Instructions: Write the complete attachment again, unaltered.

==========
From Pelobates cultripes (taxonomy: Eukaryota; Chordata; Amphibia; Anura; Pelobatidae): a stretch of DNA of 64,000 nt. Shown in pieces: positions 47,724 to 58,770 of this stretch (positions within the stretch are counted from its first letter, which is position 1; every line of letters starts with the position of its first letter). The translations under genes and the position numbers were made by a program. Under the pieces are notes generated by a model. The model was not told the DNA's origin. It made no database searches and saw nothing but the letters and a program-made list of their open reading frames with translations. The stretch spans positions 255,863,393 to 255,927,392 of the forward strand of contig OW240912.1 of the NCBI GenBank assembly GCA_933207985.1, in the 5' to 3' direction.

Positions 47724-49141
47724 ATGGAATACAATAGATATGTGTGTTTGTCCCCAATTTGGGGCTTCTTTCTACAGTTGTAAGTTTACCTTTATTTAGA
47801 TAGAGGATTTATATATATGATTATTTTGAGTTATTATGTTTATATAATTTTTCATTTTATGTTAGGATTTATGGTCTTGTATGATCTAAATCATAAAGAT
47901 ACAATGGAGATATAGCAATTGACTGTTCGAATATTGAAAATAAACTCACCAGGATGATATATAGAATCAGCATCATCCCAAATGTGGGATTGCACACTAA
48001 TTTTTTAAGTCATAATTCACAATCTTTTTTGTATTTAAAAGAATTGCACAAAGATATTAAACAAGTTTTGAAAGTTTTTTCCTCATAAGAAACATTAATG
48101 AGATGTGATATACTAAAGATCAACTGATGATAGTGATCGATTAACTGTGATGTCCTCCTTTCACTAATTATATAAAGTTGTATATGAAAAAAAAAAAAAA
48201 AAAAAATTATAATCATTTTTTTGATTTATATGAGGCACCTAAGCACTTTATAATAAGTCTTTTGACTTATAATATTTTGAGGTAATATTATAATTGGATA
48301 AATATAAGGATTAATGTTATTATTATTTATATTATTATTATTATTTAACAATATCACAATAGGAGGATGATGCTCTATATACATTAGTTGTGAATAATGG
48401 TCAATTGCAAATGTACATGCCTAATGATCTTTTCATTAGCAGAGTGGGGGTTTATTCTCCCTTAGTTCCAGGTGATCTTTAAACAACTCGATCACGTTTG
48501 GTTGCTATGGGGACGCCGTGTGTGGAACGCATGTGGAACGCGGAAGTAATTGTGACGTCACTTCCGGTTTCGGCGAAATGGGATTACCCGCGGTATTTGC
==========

From Pelobates cultripes (taxonomy: Eukaryota; Chordata; Amphibia; Anura; Pelobatidae): a stretch of DNA of 64,000 nt. Shown in pieces: positions 47,724 to 58,770 of this stretch (positions within the stretch are counted from its first letter, which is position 1; every line of letters starts with the position of its first letter). The translations under genes and the position numbers were made by a program. Under the pieces are notes generated by a model. The model was not told the DNA's origin. It made no database searches and saw nothing but the letters and a program-made list of their open reading frames with translations. The stretch spans positions 255,863,393 to 255,927,392 of the forward strand of contig OW240912.1 of the NCBI GenBank assembly GCA_933207985.1, in the 5' to 3' direction.

Positions 47724-49141
47724 ATGGAATACAATAGATATGTGTGTTTGTCCCCAATTTGGGGCTTCTTTCTACAGTTGTAAGTTTACCTTTATTTAGA
47801 TAGAGGATTTATATATATGATTATTTTGAGTTATTATGTTTATATAATTTTTCATTTTATGTTAGGATTTATGGTCTTGTATGATCTAAATCATAAAGAT
47901 ACAATGGAGATATAGCAATTGACTGTTCGAATATTGAAAATAAACTCACCAGGATGATATATAGAATCAGCATCATCCCAAATGTGGGATTGCACACTAA
48001 TTTTTTAAGTCATAATTCACAATCTTTTTTGTATTTAAAAGAATTGCACAAAGATATTAAACAAGTTTTGAAAGTTTTTTCCTCATAAGAAACATTAATG
48101 AGATGTGATATACTAAAGATCAACTGATGATAGTGATCGATTAACTGTGATGTCCTCCTTTCACTAATTATATAAAGTTGTATATGAAAAAAAAAAAAAA
48201 AAAAAATTATAATCATTTTTTTGATTTATATGAGGCACCTAAGCACTTTATAATAAGTCTTTTGACTTATAATATTTTGAGGTAATATTATAATTGGATA
48301 AATATAAGGATTAATGTTATTATTATTTATATTATTATTATTATTTAACAATATCACAATAGGAGGATGATGCTCTATATACATTAGTTGTGAATAATGG
48401 TCAATTGCAAATGTACATGCCTAATGATCTTTTCATTAGCAGAGTGGGGGTTTATTCTCCCTTAGTTCCAGGTGATCTTTAAACAACTCGATCACGTTTG
48501 GTTGCTATGGGGACGCCGTGTGTGGAACGCATGTGGAACGCGGAAGTAATTGTGACGTCACTTCCGGTTTCGGCGAAATGGGATTACCCGCGGTATTTGC